Posted by: snaed | July 27, 2009

Life Styles


People have different attitudes toward living. Some seek self-oriented happiness, without any consideration for others. To them, “happiness” means wielding political or economic power over others. But most of these people turn out to be disappointed in their pursuit of happiness: since man’s desire is endless, nothing can fully satisfy their needs.

Other people believe that the first step to attaining happiness is to restrict personal desire. Priests, monks, and nuns are the most common representatives of this group. By refraining from worldly passion, they think they are happy because they live their lives in accordance with religious commands. But, can anyone without personal autonomy be genuinely happy?

A third group consists of very ordinary people. They have no great wealth or political authority. While they may have religious beliefs, they do not turn their back on the world. But they treasure their families; they value the little things of everyday life. They are happy if they have three meals a day, a car, a home, a vacation, enough money to educate their children…

Which group of people is the happiest? Who knows? If you think you are happy, then you are. Happiness is the result of how you think about the world and your place in it.


1.  According to the essay, how many groups of life styles are there?

2. What does the expression “to turn one’s back on the world” mean?

3. What is the definition of happiness?


1. What types of social activities do you engage in?

2. What would you think about becoming a priest, monk, or nun?

3. How do you spend your free time? Do you prefer spending it alone or with friends?

4. Do you think the quality of your life is improving or getting worse?

5. Have you ever done any volunteer work?

6. Are you usually on time for appointments?

7. How do you relieve your stress?

8. Are you forgetful? If so, how do you cope with it?

9. Do you think you are happy? Why or why not?


1.  The quality of my life is worsening. I agree that material wealth grows as the economy expands. But I don’t think money is everything in terms of a quality life. What are the really decisive factors? I think quality depends upon environmental concern, stress, crime rates, education, etc. Economic wealth comes after these. We all know our environment is getting dirtier and crimes are on the rise. Everybody suffers from stress, caused by a variety of sources, which shortens the life expectancy of our generation. Even material comfort might be a source of stress. The quality of life can’t be measured by material wealth.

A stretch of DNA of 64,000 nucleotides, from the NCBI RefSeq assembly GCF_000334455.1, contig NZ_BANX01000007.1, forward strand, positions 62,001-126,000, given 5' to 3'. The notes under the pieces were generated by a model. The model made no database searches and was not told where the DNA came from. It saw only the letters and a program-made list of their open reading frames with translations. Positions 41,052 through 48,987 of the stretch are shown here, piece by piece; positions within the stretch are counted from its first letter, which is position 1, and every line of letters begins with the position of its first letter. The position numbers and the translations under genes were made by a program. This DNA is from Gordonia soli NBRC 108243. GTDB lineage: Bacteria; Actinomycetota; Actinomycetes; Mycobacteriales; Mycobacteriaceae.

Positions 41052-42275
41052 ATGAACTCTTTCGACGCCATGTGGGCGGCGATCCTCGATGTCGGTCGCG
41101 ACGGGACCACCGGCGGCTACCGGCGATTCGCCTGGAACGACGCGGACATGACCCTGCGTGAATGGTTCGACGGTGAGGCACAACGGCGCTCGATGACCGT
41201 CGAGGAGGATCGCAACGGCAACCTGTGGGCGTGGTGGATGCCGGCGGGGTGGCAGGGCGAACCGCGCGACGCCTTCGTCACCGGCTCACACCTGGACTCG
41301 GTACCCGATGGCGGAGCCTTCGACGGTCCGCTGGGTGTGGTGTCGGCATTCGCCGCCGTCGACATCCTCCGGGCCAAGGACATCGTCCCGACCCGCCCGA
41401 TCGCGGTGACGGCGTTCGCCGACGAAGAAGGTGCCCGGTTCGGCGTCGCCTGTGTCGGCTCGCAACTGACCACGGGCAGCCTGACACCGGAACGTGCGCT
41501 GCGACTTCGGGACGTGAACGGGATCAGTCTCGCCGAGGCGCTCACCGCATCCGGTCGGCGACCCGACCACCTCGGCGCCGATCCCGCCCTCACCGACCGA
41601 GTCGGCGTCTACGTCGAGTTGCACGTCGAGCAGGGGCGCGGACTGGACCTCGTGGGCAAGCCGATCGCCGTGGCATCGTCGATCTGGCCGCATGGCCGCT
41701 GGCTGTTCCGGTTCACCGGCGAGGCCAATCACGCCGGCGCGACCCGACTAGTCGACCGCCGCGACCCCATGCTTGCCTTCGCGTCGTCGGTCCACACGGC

2. Traditional sex roles used to be clear-cut in our society. Men did not try to understand women’s work, and vice versa. For example, men did not pitch in to help with domestic chores, and women were not allowed to interfere in male jobs. This division was probably an obstacle to mutual understanding. But now society is changing rapidly. Many women are making money outside the home, while more men seem ready to help with cooking, cleaning the house, washing dishes, taking care of the children, and so forth. This not only helps men and women understand each other better, but also helps ease the problems between spouses.


1.  The world is full of people making a good living but poor lives.

2.  Death is not a period, but a comma, in the story of life.

3.  Believe that life is worth living, and your belief will create the fact.

4.  It has been said that life is a game—but how can we play it if we don’t know where the goalposts are?

5.  Some people treat life like a slot machine—putting in as little as possible while hoping for the jackpot.

6.  A long life is a gift of God; a full and fruitful life is your own doing.

7.  After all, life is really simple; we ourselves create the circumstances that complicate it.

8.  The tragedy of life is what dies inside a man while he lives.

9.  People who are afraid of death are usually afraid of life.

10. We make a living by what we get, but we make a life by what we give.

Issue 1


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